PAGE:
My cohort Todd & I recently interviewed Eric Marjoram, owner of Marjoram Creative  on Business-To-Technology radio.  His approach to understanding a new client’s marketing and branding needs is simultaneously simple and deeply thought-provoking:

  • Who are you?
  • Who is your audience?
  • Do they think you are who you say you are?

The lessons went on from there…  Eric’s one guy well worth listening to!



Business-To-Technology Radio is sponsored by AML Communications.

Business Talk Radio. It Sells!!!

I hope this doesn’t come across as tooting my own horn too much, but it’s just too cool a story to not share.  And, oh by the way, it’s a great example of deploying a content marketing strategy…

My Dreamland Radio partner, Todd Schnick and I recently interviewed the CEO and a technical support specialist from Medical Electronic Attachment and National Electronic Attachment on Community Service Radio.  As I listened to the recording, it struck me that we had created a complexly rich and compelling piece of content that both illustrates effective business strategies and sells/markets the services of multiple organizations.  The business strategies:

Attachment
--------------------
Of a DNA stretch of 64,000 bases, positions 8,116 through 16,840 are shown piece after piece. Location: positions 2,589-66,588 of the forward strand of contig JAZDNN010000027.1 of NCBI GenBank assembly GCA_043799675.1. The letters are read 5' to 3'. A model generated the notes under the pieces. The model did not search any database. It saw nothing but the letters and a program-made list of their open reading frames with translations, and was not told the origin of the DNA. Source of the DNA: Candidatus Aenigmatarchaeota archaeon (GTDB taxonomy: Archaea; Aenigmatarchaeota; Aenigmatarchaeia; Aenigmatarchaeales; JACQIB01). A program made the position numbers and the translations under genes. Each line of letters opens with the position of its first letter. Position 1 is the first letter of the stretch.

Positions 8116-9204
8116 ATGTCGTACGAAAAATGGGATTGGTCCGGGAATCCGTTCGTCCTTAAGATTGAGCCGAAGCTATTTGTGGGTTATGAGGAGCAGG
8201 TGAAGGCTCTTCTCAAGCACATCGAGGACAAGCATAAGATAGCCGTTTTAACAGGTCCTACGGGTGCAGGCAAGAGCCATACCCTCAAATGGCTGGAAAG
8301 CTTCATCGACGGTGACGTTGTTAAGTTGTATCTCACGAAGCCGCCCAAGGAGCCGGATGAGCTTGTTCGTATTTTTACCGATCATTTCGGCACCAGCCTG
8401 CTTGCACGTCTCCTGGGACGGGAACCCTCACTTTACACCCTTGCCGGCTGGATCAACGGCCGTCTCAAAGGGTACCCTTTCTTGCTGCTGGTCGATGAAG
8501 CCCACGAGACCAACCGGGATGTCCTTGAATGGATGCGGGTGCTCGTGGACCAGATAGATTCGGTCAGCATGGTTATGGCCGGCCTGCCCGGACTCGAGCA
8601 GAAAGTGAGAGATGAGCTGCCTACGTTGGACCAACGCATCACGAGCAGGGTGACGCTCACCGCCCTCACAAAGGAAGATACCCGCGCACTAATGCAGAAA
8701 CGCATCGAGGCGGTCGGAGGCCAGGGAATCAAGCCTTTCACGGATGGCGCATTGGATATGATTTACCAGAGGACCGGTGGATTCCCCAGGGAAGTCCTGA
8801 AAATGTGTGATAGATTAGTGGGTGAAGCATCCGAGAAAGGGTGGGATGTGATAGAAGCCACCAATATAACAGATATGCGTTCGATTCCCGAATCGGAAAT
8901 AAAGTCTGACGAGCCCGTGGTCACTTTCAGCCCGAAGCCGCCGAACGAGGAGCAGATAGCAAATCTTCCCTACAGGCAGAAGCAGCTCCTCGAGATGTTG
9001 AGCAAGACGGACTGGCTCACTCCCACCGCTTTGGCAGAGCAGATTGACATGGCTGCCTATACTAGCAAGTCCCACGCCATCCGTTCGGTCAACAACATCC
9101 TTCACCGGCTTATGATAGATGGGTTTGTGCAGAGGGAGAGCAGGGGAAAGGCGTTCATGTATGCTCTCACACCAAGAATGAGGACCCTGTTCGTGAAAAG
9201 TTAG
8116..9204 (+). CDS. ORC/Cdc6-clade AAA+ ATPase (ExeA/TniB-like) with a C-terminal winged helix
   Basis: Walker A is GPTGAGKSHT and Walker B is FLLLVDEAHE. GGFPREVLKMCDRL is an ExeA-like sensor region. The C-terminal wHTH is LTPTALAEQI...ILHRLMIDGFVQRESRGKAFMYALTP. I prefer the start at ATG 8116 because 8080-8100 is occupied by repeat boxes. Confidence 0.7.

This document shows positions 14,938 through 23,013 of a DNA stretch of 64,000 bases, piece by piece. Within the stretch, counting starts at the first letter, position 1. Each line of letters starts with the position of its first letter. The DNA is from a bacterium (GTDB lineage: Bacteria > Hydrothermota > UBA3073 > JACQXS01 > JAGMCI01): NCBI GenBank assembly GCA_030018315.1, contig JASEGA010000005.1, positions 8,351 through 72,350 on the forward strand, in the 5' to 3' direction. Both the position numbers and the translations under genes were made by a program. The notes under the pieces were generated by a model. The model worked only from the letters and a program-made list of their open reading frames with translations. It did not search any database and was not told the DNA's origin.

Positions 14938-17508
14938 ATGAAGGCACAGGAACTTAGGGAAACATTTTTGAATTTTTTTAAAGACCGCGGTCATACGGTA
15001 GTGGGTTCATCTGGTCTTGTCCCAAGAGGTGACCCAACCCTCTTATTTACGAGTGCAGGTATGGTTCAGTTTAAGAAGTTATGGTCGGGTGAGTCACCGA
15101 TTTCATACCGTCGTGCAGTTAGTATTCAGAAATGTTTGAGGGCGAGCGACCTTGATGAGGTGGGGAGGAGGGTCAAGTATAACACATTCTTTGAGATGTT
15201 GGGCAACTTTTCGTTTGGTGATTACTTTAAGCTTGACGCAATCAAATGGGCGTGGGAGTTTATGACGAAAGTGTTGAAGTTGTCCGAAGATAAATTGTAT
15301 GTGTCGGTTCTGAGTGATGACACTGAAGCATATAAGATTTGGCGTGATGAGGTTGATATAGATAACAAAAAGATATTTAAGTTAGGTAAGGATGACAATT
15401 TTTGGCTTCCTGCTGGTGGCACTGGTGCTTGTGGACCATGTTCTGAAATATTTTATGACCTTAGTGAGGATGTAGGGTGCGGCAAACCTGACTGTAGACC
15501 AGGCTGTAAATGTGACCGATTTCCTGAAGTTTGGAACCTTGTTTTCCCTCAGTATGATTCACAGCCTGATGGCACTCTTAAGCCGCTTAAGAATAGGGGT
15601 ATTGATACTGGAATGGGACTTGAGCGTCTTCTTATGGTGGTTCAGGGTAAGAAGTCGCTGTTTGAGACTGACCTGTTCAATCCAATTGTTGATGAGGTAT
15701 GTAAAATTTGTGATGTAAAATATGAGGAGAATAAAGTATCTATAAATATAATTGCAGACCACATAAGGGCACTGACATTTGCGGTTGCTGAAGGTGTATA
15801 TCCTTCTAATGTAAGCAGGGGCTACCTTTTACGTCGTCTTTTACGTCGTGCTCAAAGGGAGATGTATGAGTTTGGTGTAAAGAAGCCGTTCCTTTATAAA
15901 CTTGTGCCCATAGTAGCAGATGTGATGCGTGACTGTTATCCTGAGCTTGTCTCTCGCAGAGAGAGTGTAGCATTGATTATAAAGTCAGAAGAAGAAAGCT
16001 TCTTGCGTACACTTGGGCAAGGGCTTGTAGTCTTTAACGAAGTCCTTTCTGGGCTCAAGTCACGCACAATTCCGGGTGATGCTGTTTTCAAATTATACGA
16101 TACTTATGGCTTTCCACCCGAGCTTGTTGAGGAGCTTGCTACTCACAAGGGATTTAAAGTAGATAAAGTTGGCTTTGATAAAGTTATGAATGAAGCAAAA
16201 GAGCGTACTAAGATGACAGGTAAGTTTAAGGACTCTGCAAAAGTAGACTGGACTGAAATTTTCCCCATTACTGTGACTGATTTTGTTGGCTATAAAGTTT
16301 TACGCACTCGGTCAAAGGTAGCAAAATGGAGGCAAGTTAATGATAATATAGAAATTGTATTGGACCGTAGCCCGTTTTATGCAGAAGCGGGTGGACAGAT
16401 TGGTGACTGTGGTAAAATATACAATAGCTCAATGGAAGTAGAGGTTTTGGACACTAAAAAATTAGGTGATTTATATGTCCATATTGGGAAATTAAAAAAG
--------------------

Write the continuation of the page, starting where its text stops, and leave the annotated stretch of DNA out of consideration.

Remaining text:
• A “Serve Your Community” corporate culture is good for business (MEA-NEA has a 99% customer retention rate!!!)
  • A business talk radio show captures not only great content, but the spirit of and enthusiasm behind that content (Ya’ gotta’ listen to really get what I mean.)

The beneficiaries of the sales/marketing messages:

  1. Medical Electronic Attachment
  2. National Electronic Attachment
  3. Business Technology News Hour
  4. The Proven Method
  5. The Love Tour
  6. Florida Disney Childrens’ Hospital
  7. Alliance for Children Everywhere
  8. Georgia Symphony Orchestra
  9. The YPS Group
  10. Intrepid
  11. Dreamland Interactive

Are you kidding me?  Eleven different organizations get positive exposure and SEO bumps from a single interview???